Why Is My Hamster Filling His Tube With Bedding?

By Dawn | Filed under:  Hamster Behavior

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Usually, a hamster will nest in one particular location within the cage; whether you have supplied him with a hamster house or he has chosen his own, makeshift spot. But sometimes, you might notice your pet moving his bedding to strange places, like the tubes in the cage. 

One of the main reasons that hamsters fill their tubes with bedding is for protection. In the wild, these are prey animals and as such, they must protect themselves. Blocking off the tube will prevent any intruders from making their way in. 

Some of the things that hamsters do are very unique and interesting, and this behavior is one of them; let’s look at it in a little more detail. 

Why Do Hamsters Block Their Tube With Bedding?

When you think about the food chain, you will notice that hamsters are pretty low down. Yes, they may eat insects but above them are many creatures that are out for a hamster snack. 

Of course, in captivity, there is no such threat but it does not mean that your hamster won’t still be on high alert.

It is in these animals’ nature to protect themselves and this instinct cannot be shaken when they are kept as pets. As such, you might often see your hamster filling his tubes with bedding. 

This is so that any potential predators cannot access the hamster while he is sleeping. You will probably also see him removing this bedding when he wakes so that he can access other areas of his cage. 

When they are in the wild, hamsters will burrow under the ground during daylight hours to sleep. This is when most of their predators are awake and hunting. To protect themselves, these tiny creatures will block off the entrance to their burrows.

If you notice your pet behaving in this way, there is no need to be concerned. The only time that you should worry is if the hamster appears to be unable to unblock the tubes.

Some pet owners have seen that their hammy will do this and then leave the bedding in place, leaving the animal seemingly stuck. This is unlikely but if it is the case then you should attempt to remove the bedding each day so that your pet can access his food and water supply.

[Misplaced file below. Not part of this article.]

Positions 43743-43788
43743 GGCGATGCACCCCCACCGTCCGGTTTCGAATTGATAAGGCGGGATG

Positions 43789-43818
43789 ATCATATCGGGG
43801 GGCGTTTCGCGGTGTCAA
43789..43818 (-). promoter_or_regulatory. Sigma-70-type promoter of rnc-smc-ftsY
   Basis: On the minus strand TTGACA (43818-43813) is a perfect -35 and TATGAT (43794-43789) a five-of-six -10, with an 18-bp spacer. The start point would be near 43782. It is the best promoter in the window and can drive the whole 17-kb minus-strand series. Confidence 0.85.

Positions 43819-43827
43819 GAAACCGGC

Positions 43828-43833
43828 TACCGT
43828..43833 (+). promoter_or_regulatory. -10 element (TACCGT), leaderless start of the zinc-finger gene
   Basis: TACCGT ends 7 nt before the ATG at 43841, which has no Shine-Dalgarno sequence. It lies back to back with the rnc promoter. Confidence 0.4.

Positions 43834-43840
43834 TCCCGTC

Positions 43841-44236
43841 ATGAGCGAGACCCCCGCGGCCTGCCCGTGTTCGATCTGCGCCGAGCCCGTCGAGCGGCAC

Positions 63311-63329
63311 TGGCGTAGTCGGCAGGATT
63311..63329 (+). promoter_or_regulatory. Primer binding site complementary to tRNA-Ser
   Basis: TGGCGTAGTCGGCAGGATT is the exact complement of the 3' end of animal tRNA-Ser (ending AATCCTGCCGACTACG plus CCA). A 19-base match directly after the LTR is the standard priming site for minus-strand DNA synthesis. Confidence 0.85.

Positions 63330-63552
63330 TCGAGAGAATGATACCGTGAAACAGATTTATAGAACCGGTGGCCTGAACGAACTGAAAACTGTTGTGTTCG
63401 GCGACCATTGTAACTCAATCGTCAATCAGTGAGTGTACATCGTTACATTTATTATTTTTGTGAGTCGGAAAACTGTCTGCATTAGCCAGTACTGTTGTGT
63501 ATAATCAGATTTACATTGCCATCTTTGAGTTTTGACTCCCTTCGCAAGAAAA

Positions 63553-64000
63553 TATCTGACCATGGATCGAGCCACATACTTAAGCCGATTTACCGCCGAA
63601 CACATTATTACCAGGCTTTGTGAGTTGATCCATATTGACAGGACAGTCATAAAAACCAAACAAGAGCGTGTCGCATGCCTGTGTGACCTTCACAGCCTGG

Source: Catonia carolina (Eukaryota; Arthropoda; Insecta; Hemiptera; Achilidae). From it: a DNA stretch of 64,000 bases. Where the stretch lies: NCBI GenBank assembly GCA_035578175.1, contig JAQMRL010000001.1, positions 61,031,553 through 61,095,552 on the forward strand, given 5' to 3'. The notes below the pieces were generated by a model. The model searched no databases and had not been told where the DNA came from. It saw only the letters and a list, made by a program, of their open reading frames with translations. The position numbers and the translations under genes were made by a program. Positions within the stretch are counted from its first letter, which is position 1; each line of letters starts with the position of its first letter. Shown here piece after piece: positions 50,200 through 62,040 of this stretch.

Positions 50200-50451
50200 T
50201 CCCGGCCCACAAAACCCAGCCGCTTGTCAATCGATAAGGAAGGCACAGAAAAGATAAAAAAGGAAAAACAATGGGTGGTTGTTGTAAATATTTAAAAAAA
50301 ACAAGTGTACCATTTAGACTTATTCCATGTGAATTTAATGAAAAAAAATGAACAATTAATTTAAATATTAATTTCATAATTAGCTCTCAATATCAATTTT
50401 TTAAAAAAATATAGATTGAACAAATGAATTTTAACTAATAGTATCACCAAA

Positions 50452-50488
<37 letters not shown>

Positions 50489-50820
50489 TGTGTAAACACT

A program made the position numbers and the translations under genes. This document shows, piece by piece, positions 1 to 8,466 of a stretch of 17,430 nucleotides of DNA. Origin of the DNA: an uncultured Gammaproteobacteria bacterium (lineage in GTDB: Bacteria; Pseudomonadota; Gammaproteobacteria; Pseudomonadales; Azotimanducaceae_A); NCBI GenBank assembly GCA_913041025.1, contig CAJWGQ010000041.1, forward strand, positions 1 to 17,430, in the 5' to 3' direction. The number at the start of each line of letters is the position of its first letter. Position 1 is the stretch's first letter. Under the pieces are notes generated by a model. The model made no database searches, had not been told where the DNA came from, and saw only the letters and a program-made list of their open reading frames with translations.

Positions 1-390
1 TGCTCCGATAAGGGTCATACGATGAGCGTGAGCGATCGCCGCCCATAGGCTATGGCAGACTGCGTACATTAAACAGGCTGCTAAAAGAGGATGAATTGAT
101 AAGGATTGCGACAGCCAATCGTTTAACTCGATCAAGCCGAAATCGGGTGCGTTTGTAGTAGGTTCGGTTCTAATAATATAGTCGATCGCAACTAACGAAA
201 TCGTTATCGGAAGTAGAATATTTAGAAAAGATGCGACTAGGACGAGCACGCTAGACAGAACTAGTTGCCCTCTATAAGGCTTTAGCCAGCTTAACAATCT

That being said, it is not unheard of for hamsters to stuff food into the tubes along with the bedding. This may likely be another natural instinct. 

When they are in the wild, hamsters must protect their food; it’s a dog eat dog world out there and another animal wouldn’t think twice about taking a hamster’s food if it was available. This behavior extends to when they are kept in captivity. 

If the hamster is storing food in his tube or anywhere else in the cage, it is because he is protecting it and hiding it. 

Some people think that because the hamster is hiding food, they should provide him with more but this is not the case. Your hamster will return to his stash to eat when he needs to. However, adding extra food will simply cause him to hide even more, and eventually, the supply will go bad.

Can I Stop My Hamster Hiding His Food?

Attempting to prevent your hamster from living out his natural instincts is neither healthy nor possible. Hamsters are hard-wired to act the way that they do and it would be miraculous if any owner were able to stop them from hiding food.

You may be concerned that your pet might hide food that will go bad but as we have discussed, not offering additional food should be enough to prevent this. 

Furthermore, if you stay on top of cleaning the cage, it is unlikely that any stashed food would remain long enough to start rotting. 

Cleaning The Tubes

As we have mentioned, some pet owners will periodically remove any bedding that has been stuffed into the tubes. Unless your hamster is not able to remove the bedding themselves, you should leave it in place until you are ready to clean the enclosure. 

You should remove any soiled or wet bedding every day but cleaning the entire enclosure only needs to be done once every few weeks. 

If there is a lot of bedding in the tubes, you will need to pay special attention to this part of the cage as more bacteria may have built up.

It is crucial to remember that hamsters are susceptible to an allergic reaction to some household cleaning products so the more gentle and natural products you can use, the better. 

One of the most effective ways to clean the tubes is to remove them and soak them in warm, soapy water for at least half an hour. 

After this, you can remove them and use a cloth through the tube to dry them thoroughly. Admittedly, this does take some time but it is essential to make sure that you have done the job correctly. 

Related Questions

Is it normal for hamsters to sleep in their tubes?

Hamsters will sleep wherever they feel safe and for some of these pets, this is in their tubes. It might not be the most conventional location and you will probably get frustrated that your pet isn’t using the cute little hamster house you purchased for them, but this certainly isn’t something that should concern you.  Furthermore, a lot of young hamsters do this and typically grow out of it, moving into their house at a later date.

Can hamsters suffocate in their bedding?

It can look as though your hamster has disappeared entirely when they enter their nest. Layers of bedding cover them and all you see is the bedding moving around. A lot of hamster parents worry that their pet might suffocate and as such, do not put a lot of bedding in the cage. But hamsters are naturally used to being underground and will not suffocate in a few inches of bedding. Be sure to provide them with enough to snuggle down and feel safe.

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